St Olaf’s is a curious building to look at. In style, it’s just a fairly simple church, with a plain sloped roof over the nave and a square tower supporting a sharply pointed spire, all in that boxy, whitewashed Baltic style. But in scale it is enormous. Getting to the top, through an amazing assortment of different rickety wooden steps and winding stone spirals that hide in those white walls, was an adventure in itself.
The viewing gallery is at the base of the staggeringly tall spire, whose steep sides are a patchwork pattern of old green and new brown copper, narrowing to a sharp point aimed straight up at heaven.* Health and safety measures are refreshingly Eastern European, and only a waist-high metal fence and a narrow wooden pathway stop you sliding down that hot, curved copper to oblivion on the cobbles. From the tower, you can see all Tallinn: the red roofs and white walls of the Old Town, bounded by marching lines of medieval watchtowers; the glass and concrete of the newer city, shining in the hot white light; the huge, clear shapes of the coastal giants; the tarmac expanse of the port complex, as it embraced a pair of Baltic cruise liners; a smudge on the far coast we fancied was Finland, under the cobalt-glass sky. A party of game old Japanese ladies passed us as we came back down the vast tangle of stairs, and we privately wished them luck.
Next was Fat Margaret, a short stroll through shady cobbled alleys later. She is, as you might expect from her name, a stout old thing, stony-faced and round-bottomed, with a neat stone arch linking her to her little sister, and three decks of gunports running through her two-metre-thick walls to cover the harbour. Plaques on the street outside said nice things about the British and the Royal Navy. An excellent video display on her first floor showed the history of Margaret, who was once known as the “Rosencrantz Tower”. The Meremuuseum inside is run by the same group as the seaplane hangar, and the big-ticket items have been moved there, leaving behind a lovely, intimate history of Estonian sailors, traders and ice-fishermen, full of model ships, spyglasses, two-headed eagles, a century and a half of black-and-white photos and a millennium of mad old maps. On the roof, a number of picnic tables sat under parasols, and a lady manning the little bar there provided us with milkshake floats and supporting evidence for Russian stereotypes about Eesti slowness.**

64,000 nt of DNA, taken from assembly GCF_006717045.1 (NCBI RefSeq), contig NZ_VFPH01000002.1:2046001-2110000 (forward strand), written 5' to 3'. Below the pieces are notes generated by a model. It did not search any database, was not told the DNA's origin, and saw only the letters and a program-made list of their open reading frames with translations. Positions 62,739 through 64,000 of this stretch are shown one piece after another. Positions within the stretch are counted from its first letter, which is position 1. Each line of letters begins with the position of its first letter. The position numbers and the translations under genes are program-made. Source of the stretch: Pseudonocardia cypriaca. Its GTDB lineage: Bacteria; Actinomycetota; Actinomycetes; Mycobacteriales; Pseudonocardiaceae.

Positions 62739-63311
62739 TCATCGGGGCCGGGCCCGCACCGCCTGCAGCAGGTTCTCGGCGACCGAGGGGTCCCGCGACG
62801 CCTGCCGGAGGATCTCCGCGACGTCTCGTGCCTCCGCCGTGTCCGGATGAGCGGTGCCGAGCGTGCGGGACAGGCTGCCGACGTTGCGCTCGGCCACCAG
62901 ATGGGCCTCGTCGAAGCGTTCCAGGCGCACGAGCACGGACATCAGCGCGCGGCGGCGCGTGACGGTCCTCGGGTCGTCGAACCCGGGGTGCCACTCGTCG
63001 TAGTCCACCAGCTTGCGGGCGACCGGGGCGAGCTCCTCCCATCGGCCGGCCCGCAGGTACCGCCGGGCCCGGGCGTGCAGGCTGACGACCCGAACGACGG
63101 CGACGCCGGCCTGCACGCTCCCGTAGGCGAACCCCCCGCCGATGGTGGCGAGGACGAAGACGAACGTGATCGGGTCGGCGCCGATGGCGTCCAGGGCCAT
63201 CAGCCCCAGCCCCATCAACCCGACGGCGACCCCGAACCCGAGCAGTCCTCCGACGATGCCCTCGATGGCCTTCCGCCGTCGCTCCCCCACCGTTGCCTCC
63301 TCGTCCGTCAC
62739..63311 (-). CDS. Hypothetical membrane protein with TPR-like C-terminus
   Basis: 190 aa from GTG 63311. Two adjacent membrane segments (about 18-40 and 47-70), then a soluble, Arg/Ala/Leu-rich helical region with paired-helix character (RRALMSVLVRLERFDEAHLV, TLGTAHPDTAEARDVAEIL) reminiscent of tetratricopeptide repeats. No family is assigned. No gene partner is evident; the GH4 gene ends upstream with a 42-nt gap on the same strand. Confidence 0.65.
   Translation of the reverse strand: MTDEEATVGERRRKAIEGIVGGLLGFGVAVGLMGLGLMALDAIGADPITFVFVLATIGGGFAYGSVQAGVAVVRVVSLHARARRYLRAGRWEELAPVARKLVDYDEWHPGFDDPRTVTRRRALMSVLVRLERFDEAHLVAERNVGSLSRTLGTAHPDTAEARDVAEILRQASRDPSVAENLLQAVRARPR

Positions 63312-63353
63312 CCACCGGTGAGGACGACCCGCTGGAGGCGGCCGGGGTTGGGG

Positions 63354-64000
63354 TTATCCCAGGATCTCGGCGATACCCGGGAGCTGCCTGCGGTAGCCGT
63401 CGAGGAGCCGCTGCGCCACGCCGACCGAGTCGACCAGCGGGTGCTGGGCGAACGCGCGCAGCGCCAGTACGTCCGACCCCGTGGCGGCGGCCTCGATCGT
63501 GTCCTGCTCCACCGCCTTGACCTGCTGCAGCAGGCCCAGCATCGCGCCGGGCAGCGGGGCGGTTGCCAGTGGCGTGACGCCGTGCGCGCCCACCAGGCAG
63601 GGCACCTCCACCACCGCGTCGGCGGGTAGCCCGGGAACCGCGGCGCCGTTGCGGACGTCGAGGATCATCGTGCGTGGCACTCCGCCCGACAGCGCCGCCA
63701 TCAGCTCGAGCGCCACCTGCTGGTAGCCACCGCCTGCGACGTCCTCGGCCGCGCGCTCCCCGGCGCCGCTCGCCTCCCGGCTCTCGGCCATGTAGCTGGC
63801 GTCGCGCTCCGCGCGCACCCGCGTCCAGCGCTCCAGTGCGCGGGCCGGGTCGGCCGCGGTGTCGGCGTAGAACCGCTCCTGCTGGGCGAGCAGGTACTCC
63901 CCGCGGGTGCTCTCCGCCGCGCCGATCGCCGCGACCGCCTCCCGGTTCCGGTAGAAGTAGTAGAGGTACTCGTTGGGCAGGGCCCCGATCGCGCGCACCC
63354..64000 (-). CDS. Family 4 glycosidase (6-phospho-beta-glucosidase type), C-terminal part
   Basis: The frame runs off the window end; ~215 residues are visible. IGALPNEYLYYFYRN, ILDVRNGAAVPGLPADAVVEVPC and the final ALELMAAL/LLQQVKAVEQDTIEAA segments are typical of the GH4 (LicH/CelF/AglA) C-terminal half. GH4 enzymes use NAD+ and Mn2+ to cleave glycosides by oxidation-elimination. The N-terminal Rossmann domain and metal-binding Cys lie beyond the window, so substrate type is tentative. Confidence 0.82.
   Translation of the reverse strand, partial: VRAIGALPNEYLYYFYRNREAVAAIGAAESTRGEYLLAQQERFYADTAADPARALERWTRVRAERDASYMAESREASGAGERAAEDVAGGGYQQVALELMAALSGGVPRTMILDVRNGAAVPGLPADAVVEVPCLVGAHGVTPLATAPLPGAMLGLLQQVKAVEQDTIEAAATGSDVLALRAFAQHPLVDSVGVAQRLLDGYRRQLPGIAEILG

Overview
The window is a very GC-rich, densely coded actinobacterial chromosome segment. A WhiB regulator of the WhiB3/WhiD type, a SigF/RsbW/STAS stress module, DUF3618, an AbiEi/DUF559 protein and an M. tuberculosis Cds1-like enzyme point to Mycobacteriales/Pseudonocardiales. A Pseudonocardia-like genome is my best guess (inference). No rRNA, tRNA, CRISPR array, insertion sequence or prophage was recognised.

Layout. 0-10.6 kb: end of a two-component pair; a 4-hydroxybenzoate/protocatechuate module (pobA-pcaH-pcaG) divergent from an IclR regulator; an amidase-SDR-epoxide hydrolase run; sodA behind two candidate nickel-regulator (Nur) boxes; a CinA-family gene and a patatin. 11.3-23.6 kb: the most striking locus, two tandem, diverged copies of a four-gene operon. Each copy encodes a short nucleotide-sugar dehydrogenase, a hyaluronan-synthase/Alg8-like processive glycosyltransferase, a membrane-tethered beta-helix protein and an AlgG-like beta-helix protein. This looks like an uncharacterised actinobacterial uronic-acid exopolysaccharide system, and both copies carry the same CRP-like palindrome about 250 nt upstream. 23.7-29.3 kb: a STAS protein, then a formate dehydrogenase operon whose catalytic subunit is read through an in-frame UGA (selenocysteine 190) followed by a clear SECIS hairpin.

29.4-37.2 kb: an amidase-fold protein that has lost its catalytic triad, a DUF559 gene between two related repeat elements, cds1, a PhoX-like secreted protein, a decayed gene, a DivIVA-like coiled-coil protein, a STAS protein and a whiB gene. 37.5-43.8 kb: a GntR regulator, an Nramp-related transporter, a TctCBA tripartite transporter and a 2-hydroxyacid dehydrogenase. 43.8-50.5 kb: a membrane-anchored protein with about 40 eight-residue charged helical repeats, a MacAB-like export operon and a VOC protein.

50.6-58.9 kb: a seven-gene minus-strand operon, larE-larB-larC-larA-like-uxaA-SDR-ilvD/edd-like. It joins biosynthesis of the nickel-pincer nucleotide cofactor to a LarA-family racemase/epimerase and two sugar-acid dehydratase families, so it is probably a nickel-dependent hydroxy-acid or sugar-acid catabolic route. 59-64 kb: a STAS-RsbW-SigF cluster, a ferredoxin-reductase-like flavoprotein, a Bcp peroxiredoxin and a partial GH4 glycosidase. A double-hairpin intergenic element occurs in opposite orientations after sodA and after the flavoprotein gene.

Outside the walls, on the west side of town, were lawns, flowerbeds and curious public art installations: giant ants, weird abstract shapes, curious mirrors. Someone had set up an “Olympics of Creepers”, an assortment of climbing plants from around the world, each with their own bamboo cane to “race” along.*** (Eesti slowness jokes at the end, please.) Getting a little footsore, we strolled back through the new(er) town, certain landmarks now familiar – the weird, cool, shining gold apartment block with the luxury shops in its cut-back lower levels, the amazing, oppressive brick Art Deco oddity, the scrappy car park which always seemed to have some new kind of vermin in it – to Liivalia and a bolognaise dinner.
But Misha doesn’t seem to need sleep, and after filling up we went back out again to the Old Town, locating “Catherine’s Passage” and investigating the tat shop hiding in a cellar there; and to Old Hansa, dark and full of guttering candles, for honey beer in big earthenware tankards. At another tat shop, I bought a tiny Estonia lapel pin and a fridge magnet made of Baltic pine and amber. The streets were deserted late in the evening (“after dark” would be inaccurate; white nights, remember) and we found ourselves back up on the Toompea, looking down on the city as it glittered with a hundred thousand points of light. I watched one enormous red dome-shaped building on the eastern horizon, could swear that it actually seemed be getting bigger – but it was only after a few minutes that I realised it was the moon, full and red and enormous.
* It is believed the spire has been struck by lightning at least ten times. It’s rude to point.
** A Russian joke:
An Estonian waits at a railway station. Another Estonian passes by, pumping a hand-car. The first one asks: “Iiis iit faaaaarrrrr tooo Talllinnn?” “Notttt verrryyyy faaaarrrr,” the other answers. The first gets onto the car, and helps work the pump. After two hours of silent pumping, the first Estonian asks again: “Nooowwww iis iit faaaaarrrrr tooo Talllinnn?” “Noooowww iiitt iiiis verrrryyyyy faaaaarrrrr.”
*** The American plant was a clear winner with the Japanese one fairly close behind. The British creeper was pathetic and hadn’t even started.